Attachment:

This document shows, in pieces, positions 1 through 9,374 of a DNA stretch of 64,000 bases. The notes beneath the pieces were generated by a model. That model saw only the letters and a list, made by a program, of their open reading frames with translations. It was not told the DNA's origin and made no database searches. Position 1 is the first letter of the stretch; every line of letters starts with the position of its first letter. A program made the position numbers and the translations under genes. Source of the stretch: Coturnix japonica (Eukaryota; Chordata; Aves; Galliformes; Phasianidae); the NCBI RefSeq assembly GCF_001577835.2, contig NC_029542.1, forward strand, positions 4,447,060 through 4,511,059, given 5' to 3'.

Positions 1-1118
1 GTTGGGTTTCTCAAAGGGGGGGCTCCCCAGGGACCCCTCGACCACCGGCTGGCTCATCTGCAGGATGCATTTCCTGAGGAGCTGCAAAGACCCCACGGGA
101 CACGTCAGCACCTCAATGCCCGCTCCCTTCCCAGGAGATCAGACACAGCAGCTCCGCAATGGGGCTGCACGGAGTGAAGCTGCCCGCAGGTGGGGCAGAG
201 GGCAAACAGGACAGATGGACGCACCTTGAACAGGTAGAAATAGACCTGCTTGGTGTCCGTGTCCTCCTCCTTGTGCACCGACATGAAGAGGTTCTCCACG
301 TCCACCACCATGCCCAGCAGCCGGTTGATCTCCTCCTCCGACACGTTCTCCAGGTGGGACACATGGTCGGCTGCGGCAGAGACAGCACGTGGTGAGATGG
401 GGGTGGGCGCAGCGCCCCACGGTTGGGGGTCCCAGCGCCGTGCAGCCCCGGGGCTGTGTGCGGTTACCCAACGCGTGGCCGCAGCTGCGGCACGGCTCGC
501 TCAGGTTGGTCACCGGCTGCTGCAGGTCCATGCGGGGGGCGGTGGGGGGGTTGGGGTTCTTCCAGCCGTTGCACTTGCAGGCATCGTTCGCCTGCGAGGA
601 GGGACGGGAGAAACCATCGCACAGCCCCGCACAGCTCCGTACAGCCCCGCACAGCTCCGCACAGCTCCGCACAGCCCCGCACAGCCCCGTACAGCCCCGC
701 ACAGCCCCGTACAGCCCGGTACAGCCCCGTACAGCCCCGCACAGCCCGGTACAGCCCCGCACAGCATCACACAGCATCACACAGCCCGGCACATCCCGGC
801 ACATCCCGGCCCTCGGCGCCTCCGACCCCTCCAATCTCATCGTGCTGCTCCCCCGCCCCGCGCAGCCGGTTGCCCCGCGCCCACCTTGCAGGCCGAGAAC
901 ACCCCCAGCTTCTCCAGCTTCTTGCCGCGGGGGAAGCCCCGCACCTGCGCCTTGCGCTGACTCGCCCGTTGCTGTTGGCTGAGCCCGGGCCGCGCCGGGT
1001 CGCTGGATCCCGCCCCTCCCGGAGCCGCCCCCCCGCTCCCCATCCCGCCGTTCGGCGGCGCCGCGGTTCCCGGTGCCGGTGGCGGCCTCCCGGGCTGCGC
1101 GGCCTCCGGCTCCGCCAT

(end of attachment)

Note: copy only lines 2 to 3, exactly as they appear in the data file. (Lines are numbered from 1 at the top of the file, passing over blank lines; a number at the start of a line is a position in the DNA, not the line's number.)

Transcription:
Positions 1-1118
1 GTTGGGTTTCTCAAAGGGGGGGCTCCCCAGGGACCCCTCGACCACCGGCTGGCTCATCTGCAGGATGCATTTCCTGAGGAGCTGCAAAGACCCCACGGGA